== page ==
Jun 1, 2001

It doesn't take much imagination to see that preventing falls, brightening dark and depressing spaces, and generally making environments habitable can be among the most important elements for improving the health of the elderly. So perhaps the only thing surprising about Project GEM (Gerontologic Environmental Modification) in the Division of Geriatrics and Gerontology at New York Weill Cornell Medical Center is its uniqueness. It is the only Hospital-based program of its kind around.

GEM has a dedicated leader, a research associate named Rosemary Bakker, who was an interior designer until her mother's experience with a hip fracture awakened her to a pressing need. Ms. Bakker got a graduate degree in gerontology; wrote a book, Elderdesign: Designing and Furnishing a Home for Your Later Years (1997); and connected with Dr. Mark Lachs, Co-Chief of Weill Cornell's Division of Geriatrics and Gerontology and a nationally renowned authority in geriatric medicine. Now, with Weill Cornell as her base, Ms. Bakker conducts research, gives talks, and organizes forums and task forces—all with the aim of identifying what elders need in their environment and how it can be supplied.

"Most things that we use every day are designed for younger people," she says. "The pressure needed to turn a door knob or faucet, the width of a doorway, the height of a doorsill, even the controls on air conditioners are not made with the elderly in mind. So GEM is concerned with how to modify homes and environments so that people can spend their retirement years safely and happily in their own homes."

Once Ms. Bakker identifies the problems, she looks for resources available to address them. "For example, did you know that there are low-cost or no-cost services available for income-eligible adults?" she says. "There are agencies, particularly one called MetroPair, sponsored by the Metropolitan New York Coordinating Council on Jewish Poverty, that will install grab bars for free in your bathroom. MetroPair will do minor repairs, install deadbolt locks, and put up window gates, where possible. It's funded in part by the Department of the Aging of the City of New York."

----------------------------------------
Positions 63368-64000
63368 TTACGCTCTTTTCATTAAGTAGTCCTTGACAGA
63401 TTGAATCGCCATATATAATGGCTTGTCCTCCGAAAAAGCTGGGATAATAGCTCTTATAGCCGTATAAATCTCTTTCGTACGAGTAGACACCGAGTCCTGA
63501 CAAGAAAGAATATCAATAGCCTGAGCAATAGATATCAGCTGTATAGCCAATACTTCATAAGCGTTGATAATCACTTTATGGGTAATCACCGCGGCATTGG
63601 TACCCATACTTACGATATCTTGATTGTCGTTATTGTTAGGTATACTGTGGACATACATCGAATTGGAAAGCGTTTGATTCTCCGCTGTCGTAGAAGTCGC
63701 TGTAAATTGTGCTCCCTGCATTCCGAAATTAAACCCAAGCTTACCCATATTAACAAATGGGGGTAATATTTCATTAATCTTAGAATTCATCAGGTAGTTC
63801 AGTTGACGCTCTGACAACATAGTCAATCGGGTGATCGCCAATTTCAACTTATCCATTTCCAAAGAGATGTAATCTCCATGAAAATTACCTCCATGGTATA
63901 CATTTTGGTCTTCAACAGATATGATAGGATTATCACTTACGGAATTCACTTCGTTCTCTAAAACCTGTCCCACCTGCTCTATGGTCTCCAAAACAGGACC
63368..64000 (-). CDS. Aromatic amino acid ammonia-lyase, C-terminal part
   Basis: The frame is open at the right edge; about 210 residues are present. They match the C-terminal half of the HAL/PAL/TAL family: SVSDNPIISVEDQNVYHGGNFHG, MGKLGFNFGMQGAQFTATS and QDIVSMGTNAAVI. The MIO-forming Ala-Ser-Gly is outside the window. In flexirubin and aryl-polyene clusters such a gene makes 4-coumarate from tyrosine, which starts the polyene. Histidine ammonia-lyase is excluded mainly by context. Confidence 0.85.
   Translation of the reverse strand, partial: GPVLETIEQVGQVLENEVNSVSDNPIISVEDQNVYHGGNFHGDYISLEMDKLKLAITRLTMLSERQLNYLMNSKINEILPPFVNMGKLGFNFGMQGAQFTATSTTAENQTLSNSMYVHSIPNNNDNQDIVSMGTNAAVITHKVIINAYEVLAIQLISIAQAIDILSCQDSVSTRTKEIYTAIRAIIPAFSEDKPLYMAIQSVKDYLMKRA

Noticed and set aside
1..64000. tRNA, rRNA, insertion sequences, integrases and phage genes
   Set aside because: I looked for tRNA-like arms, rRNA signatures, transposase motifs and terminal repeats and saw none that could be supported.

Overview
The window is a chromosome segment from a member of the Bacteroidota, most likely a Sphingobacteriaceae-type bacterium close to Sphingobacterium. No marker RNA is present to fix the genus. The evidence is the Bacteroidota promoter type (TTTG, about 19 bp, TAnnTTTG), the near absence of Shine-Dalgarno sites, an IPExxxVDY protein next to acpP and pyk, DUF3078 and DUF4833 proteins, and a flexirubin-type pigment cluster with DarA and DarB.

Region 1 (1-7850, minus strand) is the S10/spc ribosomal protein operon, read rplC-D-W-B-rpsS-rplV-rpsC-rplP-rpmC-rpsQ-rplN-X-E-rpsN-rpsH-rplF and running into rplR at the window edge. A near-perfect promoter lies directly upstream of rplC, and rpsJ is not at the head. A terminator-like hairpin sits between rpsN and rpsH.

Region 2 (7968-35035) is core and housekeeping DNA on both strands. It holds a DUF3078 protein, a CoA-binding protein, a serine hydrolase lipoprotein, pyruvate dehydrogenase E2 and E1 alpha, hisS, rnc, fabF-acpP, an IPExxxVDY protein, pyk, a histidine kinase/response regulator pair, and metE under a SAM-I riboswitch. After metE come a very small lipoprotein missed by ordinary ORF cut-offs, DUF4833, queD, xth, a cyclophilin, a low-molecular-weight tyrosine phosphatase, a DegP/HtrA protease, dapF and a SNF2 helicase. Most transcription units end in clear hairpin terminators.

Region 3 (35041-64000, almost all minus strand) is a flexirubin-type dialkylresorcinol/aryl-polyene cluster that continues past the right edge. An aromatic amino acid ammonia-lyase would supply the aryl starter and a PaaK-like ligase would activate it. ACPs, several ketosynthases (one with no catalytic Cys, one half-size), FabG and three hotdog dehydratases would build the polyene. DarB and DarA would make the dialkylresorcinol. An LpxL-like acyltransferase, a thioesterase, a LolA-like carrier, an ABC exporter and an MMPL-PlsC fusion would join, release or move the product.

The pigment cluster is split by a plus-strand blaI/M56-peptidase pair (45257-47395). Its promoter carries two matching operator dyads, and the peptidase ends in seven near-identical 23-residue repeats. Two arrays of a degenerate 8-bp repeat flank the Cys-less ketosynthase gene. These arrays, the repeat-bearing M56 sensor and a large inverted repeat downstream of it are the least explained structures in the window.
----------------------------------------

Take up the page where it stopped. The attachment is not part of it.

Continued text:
GEM also identifies legal and practical problems faced by the elderly. Under the law, a landlord cannot deny a renter the right to make reasonable changes to accommodate a disability. "A renter can widen doorways, install grab bars. Many people don't know this, or they're afraid to challenge their landlord. In some cases, the renter has to put money in escrow so that the apartment can be put back in its original condition once the renter vacates. A widened doorway does not come under that definition, because anyone can use a wider doorway. But if you want to remove a bathtub and put in an accessible shower, that's something the next tenant may not want."

One research project that Ms. Bakker is just finishing up concerns the less than optimal light levels in Manhattan apartments for the elderly. "If you can't read your medicine bottles, perhaps there is a need for a program with funding for this issue," she says.

In general, she says that New York is a wonderful place to be old, because there are so many resources available. "But some apartments do not have much access to daylight, and the elderly can be reluctant to use artificial light in the daytime. Especially with people with dementia, the natural circadian rhythms can be disturbed because of light levels that are too low." Another problem with New York is that the sidewalks and crosswalks can be uneven, and that can make mobility a problem for those who are impaired.

GEM is involved with many other research and education projects. Ms. Bakker is currently putting the finishing touches on an informative Web site, http://www.environmentalgeriatrics.org/, which details GEM's missions and many of its findings, and provides links to innumerable resources.